The application submittal requires numerous documents covering all aspects of the facility including: Environmental Assessment Worksheet (“EAW”), air modeling, Air Permit, NPDES/SDS permit, Aboveground Storage Tank (“AST”) permit, Construction Stormwater permit, and various other support documentation.  Currently, we are working with the MPCA to answer questions and provide further information to the MPCA regarding this application.

 

The majority of the work being performed on the application involves the air modeling and water discharge from the facility.  Air modeling is a process of determining the impact the facility has on the surrounding area, community and in the region itself.  The area of concern is the particles smaller than 2.5 microns (clay dust), called fugitive emissions.  We are evaluating operational considerations for decreasing the effect of fugitive emissions.

 

The other area of discussion is the NPDES/SDS permit.  The MPCA and EPA have regulations regarding the quantity and quality of the water being discharged from the site into area water sources.  These regulations are designed to protect and improve the waters of the state.  We continue to evaluate options to modify operations to meet these regulations.  The water discharge issue is a challenging task that will require a long term plan to meet these current regulations.

 

Employees

 

We currently have thirty-five full-time employees. The following table represents the current positions within our plant, all of which are filled by persons employed by Granite Falls:

 

Position

 

Employees

 

Chief Executive Officer

 

1

 

Chief Financial Officer

 

1

 

Environmental, Health and Safety Manager

 

1

 

Plant Manager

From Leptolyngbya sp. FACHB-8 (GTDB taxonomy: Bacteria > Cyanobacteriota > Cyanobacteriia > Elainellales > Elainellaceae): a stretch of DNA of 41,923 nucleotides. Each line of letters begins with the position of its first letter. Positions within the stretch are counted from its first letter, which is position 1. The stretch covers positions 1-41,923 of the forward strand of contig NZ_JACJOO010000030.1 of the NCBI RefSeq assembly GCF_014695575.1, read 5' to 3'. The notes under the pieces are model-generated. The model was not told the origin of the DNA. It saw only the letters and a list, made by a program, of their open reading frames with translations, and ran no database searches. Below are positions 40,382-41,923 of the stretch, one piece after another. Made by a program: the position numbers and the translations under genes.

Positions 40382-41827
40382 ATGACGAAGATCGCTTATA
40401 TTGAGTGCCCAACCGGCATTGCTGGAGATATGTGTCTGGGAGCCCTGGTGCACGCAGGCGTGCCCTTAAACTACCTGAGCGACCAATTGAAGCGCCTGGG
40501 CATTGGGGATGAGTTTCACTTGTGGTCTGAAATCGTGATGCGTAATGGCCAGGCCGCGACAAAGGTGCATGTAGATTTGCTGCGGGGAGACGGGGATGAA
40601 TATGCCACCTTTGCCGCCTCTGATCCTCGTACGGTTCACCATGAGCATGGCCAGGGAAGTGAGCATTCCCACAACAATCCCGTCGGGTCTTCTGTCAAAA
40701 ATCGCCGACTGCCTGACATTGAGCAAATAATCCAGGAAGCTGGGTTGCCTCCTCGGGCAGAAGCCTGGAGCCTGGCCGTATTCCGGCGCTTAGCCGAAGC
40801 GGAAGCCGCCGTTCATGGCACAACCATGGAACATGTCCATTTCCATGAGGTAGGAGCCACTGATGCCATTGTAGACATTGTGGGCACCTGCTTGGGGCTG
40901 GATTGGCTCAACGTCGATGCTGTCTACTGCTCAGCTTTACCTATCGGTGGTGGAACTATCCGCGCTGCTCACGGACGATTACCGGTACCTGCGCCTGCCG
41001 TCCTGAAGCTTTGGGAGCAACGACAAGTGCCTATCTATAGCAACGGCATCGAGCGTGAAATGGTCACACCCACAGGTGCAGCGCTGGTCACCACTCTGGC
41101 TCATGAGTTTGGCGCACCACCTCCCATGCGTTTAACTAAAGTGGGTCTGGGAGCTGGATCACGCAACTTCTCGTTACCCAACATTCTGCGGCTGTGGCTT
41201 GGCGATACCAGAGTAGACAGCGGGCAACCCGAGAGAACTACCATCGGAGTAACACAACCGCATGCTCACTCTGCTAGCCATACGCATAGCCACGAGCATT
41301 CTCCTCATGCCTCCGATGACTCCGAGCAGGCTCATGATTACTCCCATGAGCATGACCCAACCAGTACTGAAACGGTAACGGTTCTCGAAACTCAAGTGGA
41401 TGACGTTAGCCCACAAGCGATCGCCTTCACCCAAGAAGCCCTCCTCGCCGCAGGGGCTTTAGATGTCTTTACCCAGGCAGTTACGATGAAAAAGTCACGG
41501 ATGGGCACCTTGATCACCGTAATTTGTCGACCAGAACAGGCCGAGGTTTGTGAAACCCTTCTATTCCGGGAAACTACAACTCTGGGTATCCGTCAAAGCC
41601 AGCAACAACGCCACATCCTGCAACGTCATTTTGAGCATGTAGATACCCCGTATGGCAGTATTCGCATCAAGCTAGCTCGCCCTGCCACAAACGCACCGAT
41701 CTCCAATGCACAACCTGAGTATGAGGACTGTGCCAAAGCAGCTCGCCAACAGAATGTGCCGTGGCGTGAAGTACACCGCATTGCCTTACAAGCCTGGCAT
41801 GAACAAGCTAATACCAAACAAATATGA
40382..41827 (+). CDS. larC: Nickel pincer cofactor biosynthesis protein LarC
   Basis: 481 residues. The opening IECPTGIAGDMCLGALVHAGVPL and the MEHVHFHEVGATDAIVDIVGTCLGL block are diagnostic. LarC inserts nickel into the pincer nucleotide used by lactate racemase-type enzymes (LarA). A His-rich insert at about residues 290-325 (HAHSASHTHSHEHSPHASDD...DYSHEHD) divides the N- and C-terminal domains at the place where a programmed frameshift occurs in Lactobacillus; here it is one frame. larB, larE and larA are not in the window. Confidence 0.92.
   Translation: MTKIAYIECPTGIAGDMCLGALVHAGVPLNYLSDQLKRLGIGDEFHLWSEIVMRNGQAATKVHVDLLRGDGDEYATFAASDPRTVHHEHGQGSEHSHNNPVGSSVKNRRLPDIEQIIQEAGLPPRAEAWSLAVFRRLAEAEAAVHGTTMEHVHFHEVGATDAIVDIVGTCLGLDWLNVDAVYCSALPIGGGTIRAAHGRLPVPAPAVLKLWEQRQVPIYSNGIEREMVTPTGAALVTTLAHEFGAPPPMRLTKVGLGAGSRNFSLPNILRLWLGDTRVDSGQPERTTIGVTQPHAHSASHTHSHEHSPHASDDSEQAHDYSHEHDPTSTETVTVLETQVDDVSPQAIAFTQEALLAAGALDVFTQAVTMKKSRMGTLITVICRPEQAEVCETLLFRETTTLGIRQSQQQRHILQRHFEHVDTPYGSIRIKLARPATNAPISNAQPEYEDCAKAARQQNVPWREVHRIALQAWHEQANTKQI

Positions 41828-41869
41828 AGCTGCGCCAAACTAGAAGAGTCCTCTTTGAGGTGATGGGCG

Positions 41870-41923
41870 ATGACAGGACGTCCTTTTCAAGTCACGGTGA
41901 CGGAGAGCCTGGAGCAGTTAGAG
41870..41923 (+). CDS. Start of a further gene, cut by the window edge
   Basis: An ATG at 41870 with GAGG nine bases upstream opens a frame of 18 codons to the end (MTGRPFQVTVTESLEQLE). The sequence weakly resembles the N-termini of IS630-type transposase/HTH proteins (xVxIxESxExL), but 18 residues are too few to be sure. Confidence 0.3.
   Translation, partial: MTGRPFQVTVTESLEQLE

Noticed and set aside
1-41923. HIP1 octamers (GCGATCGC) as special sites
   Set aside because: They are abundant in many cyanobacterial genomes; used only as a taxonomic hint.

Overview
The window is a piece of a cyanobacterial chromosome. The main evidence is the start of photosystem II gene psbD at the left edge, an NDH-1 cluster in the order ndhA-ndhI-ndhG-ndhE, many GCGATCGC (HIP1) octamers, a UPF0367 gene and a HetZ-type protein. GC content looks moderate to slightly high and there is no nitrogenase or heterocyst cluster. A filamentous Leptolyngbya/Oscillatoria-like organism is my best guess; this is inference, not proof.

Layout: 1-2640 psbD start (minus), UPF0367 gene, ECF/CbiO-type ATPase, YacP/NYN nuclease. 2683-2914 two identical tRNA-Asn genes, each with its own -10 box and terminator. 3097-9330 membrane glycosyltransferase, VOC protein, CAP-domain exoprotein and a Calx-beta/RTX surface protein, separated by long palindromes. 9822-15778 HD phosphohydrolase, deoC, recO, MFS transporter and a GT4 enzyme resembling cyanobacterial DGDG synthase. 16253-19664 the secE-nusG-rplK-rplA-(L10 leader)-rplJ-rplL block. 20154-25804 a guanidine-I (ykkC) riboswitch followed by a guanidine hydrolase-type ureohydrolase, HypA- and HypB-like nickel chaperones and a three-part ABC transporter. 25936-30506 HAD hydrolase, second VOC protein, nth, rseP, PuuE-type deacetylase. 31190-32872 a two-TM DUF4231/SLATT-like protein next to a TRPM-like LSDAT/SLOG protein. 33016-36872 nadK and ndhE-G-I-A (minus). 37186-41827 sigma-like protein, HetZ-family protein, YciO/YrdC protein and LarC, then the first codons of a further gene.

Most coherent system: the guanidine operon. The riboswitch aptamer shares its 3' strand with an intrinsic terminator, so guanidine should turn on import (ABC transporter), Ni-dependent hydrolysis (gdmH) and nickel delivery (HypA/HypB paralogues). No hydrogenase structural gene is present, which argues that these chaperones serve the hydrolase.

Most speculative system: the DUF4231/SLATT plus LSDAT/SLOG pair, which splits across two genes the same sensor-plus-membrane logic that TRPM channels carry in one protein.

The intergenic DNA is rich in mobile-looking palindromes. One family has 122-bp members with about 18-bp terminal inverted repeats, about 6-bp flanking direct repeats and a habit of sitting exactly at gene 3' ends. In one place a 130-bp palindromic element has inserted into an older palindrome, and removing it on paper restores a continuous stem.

1

 

Plant and Facility Maintenance Manager

 

1

 

Maintenance Technicians and Electrician

 

4

 

Administrative Maintenance Support Tech

 

1

 

Boiler Operators

 

5

 

Plant Operators

 

12

 

Lab Manager

 

1

 

Lab Assistant

 

1

 

Commodities Manager

 

1

 

Grains Operators/Material Handlers

 

2

 

Receptionist

 

1

 

Administrative Assistant/Feed

 

1

 

Assistant Controller

 

1

 

Total

 

35

 

 

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We do not expect to hire a significant number of employees in the next 12 months.

 

Financial Information about Geographic Areas

 

All of our operations are domiciled in the United States.  All of the products sold to our customers for fiscal years 2009, 2008 and 2007 were produced in the United States and all of our long-lived assets are domiciled in the United States.  We have engaged third-party professional marketers who decide where our products are marketed and we have no control over the marketing decisions made by our third-party professional marketers.  These third-party marketers may decide to sell our products in countries other than the United States.  However, we anticipate that our products will primarily be sold in the United States.

 

ITEM 1A.  RISK FACTORS.

 

You should carefully read and consider the risks and uncertainties below and the other information contained in this report.  The risks and uncertainties described below are not the only ones we may face.  The following risks, together with additional risks and uncertainties not currently known to us or that we currently deem immaterial could impair our financial condition and results of operation.

 

Risks Relating to Our Business